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Differences between IEI (INFp) and LIE (ENTj)

1. ENTjs attitude towards a specific person (more so than INFps) is based on their personal characteristics (authority, intellect, personal achievements, etc.) ENTjs recognize superiority of certain individuals drawing from their personal qualities

2. INFps are often able to form quicker opinions of others they have just met than ENTjs. This is based on the ability of INFps to draw conclusions about the person based on the groups the person belongs to; ENTjs are more reluctant to make these inferences.

3. ENTjs' energy levels tend to decrease when they're alone whereas INFps' energy levels will decrease when they're interacting with larger groups of people.

4. When something is perceived by INFps as being incorrect, they are more likely (than ENTjs) to ask why it was done that way. Instead of necessarily trying to correct the person who made the error, INFps attempt to understand the person's reason for their decision/action.

5. When solving a problem, INFps rely more heavily on their generalized past experiences than ENTjs. INFps are inclined to use already prepared, preformulated methods and processes to solve a problem.

6. ENTjs tend to judge their available options by how likely the option will help them reach their goal. If a choice no longer helps ENTjs reach their goals, it will be dismissed and discontinued. On the other hand, INFps prefer to continue pursuing their current option, opting to adjust their ultimate goal in order to fit the current choice.

7. The "comparison and verification of concepts" is a more common phenomenon among INFps than ENTjs. This comparison not only concerns INFps methods, but also their understanding, terminology, etc. INFps are attuned to the fact that different people might understand and interpret different concepts and terms differently. They perceive terminology as well as actions of other people as part of the subjective concept inseparable from personal opinion, position, intent, etc. In contrast to ENTjs who perceive terminology as "objective," INFps understand personal differences behind terminology (this applies even to well established terms) and they attempt to compare and verify them.

8. ENTjs tend to internally combine emotional exchanges with other activities rather than separating them out like INFps. E.g., ENTjs see having fun occurring simultaneously with other activities, such as work or even serious affairs. INFps are more likely to internally separate out having fun with other activities, although the two can be interchanged at a high frequency.

9. ENTjs tend to plan ahead, making decisions early. On the other hand, INFps tend to prefer a wait and see, more spontaneous approach.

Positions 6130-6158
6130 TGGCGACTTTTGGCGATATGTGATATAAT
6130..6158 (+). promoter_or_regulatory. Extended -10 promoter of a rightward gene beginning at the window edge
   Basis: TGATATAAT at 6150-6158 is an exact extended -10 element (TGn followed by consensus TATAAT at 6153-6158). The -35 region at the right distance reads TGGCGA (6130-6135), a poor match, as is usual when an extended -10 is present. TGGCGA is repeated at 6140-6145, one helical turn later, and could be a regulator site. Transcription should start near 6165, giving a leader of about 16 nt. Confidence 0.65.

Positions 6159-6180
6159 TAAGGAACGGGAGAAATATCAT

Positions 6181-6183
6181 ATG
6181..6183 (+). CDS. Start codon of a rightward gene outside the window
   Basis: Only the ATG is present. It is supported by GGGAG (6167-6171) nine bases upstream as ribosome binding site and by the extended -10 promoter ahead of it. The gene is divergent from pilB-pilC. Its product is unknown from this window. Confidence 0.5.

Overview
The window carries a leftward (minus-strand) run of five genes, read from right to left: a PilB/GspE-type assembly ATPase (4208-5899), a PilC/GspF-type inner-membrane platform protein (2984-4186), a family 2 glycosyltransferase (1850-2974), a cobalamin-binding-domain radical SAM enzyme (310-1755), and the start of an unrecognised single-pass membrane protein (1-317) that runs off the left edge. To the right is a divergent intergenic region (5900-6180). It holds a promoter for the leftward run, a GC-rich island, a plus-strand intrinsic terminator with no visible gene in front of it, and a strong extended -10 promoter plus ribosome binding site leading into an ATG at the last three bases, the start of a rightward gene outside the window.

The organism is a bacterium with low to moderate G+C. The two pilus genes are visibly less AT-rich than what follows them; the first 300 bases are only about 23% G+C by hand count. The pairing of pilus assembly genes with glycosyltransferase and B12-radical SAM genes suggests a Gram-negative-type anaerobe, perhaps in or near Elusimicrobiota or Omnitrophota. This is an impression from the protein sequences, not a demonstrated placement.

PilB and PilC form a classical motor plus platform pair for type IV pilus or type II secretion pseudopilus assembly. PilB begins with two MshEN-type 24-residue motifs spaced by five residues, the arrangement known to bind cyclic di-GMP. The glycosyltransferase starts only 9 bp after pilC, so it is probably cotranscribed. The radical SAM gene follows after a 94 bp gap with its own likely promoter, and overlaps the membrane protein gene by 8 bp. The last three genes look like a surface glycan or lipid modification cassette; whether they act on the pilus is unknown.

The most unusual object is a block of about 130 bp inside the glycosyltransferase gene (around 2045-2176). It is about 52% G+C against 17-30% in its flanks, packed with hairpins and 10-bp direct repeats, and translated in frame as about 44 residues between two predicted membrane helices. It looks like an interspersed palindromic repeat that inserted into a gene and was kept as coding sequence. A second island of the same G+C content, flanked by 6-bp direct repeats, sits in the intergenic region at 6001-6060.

10. ENTjs' psychic energy more often flows outwards, whereas with INFps, their psychic energy more often flows inward.

11. ENTjs tend to have stiffer more angular movements. INFps tend to have more relaxed fluid movements.

12. ENTjs are more likely (than INFps) to use special rituals or other culturally accepted formalities when forming relationships with others. What that means is that the emotional proximity and relationship status for ENTjs be more externally predetermined. Additionally, ENTjs generally progress in relationships through stages, and therefore are more familiar with these stages than INFps. ENTjs tend to be more linear in their relationship progression than INFps, and ENTjs assign importance to the formalities of recognizing the start and end to each of these stages.

13. ENTjs are more likely to make decisions based on logical reasons than INFps, who are more likely to make decisions based on their own feelings.

14. INFps, more than ENTjs, frequently perceives and defines themselves and other people through group associations. INFps focus on collectivism over individualism.

15. When something is perceived by ENTjs as being incorrect, they are more likely (than INFps) to tell the person who made the error what they did wrong and how to do it the right way. ENTjs are focused on who made the error and helping them to correct the mistake.

16. INFps tend to prefer using persuasion as a means of convincing others to do something, where as ENTjs prefer to use argumentation as a means of convincing others.

17. INFps have a relatively higher stress tolerance than ENTjs. ENTjs often struggle with continually changing situations more than INFps do.

18. ENTjs tend to have a more authoritarian, hierarchical leadership style than INFps.

19. INFps are more often focused on their thoughts and feelings where as ENTjs are more often focused on their surroundings.

20. INFps are able to change and make adjustments to their goals more easily than ENTjs (depending on how progress is being made, etc.). ENTjs on the other hand, prefer to stick with their original goals.

21. INFps' energy levels tend to improve when they're alone whereas ENTjs' energy levels increase when they're interacting with larger groups.

22. ENTjs are more likely to believe in objective truths than INFps. That is, ENTjs are more likely to believe there is a correct or best way of doing something than INFps.

23. INFps are often better at solving and minimizing interpersonal problems, where as ENTjs often struggle understanding them.